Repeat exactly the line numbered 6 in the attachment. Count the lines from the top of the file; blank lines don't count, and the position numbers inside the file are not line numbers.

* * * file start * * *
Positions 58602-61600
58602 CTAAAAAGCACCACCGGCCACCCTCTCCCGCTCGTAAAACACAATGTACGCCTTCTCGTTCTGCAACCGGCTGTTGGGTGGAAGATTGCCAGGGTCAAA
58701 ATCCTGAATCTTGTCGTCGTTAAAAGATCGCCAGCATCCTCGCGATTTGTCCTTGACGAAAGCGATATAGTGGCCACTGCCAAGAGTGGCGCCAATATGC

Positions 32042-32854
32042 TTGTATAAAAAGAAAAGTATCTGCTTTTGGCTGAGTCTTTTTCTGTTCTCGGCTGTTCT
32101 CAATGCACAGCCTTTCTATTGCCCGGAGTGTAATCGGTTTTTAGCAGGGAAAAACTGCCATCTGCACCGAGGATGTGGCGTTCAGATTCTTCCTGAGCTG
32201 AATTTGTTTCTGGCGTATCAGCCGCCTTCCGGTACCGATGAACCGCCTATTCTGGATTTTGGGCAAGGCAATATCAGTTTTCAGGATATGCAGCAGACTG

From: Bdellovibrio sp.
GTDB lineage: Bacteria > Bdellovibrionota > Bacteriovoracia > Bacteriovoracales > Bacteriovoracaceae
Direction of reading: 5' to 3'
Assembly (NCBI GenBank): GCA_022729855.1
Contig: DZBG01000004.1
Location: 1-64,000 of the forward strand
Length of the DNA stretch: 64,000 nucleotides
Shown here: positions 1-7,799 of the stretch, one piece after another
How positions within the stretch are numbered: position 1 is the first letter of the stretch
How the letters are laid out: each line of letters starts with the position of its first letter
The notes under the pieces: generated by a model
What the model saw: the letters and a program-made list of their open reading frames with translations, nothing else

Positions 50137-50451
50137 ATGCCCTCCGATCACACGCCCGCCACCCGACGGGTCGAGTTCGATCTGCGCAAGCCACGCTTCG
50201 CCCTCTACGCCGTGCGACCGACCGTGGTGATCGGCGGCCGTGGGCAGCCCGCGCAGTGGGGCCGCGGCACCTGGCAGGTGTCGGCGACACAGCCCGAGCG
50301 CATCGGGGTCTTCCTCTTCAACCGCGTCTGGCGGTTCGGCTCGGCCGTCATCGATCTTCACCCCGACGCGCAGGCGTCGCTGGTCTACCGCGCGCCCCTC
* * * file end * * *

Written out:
32101 CAATGCACAGCCTTTCTATTGCCCGGAGTGTAATCGGTTTTTAGCAGGGAAAAACTGCCATCTGCACCGAGGATGTGGCGTTCAGATTCTTCCTGAGCTG